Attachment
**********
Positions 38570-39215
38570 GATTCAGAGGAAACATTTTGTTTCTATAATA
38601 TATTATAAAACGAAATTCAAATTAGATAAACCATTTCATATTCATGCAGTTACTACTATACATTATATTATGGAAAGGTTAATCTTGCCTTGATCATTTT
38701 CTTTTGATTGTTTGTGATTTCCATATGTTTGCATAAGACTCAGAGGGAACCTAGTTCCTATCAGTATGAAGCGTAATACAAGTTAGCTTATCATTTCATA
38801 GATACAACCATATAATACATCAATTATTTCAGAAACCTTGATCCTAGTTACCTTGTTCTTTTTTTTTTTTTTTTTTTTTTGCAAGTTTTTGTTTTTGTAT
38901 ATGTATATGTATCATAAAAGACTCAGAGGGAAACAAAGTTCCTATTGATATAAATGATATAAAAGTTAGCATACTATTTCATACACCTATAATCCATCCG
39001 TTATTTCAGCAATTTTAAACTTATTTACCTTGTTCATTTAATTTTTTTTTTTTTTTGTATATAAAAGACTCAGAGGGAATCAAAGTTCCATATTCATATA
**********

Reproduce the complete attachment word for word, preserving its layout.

Positions 38570-39215
38570 GATTCAGAGGAAACATTTTGTTTCTATAATA
38601 TATTATAAAACGAAATTCAAATTAGATAAACCATTTCATATTCATGCAGTTACTACTATACATTATATTATGGAAAGGTTAATCTTGCCTTGATCATTTT
38701 CTTTTGATTGTTTGTGATTTCCATATGTTTGCATAAGACTCAGAGGGAACCTAGTTCCTATCAGTATGAAGCGTAATACAAGTTAGCTTATCATTTCATA
38801 GATACAACCATATAATACATCAATTATTTCAGAAACCTTGATCCTAGTTACCTTGTTCTTTTTTTTTTTTTTTTTTTTTTGCAAGTTTTTGTTTTTGTAT
38901 ATGTATATGTATCATAAAAGACTCAGAGGGAAACAAAGTTCCTATTGATATAAATGATATAAAAGTTAGCATACTATTTCATACACCTATAATCCATCCG
39001 TTATTTCAGCAATTTTAAACTTATTTACCTTGTTCATTTAATTTTTTTTTTTTTTTGTATATAAAAGACTCAGAGGGAATCAAAGTTCCATATTCATATA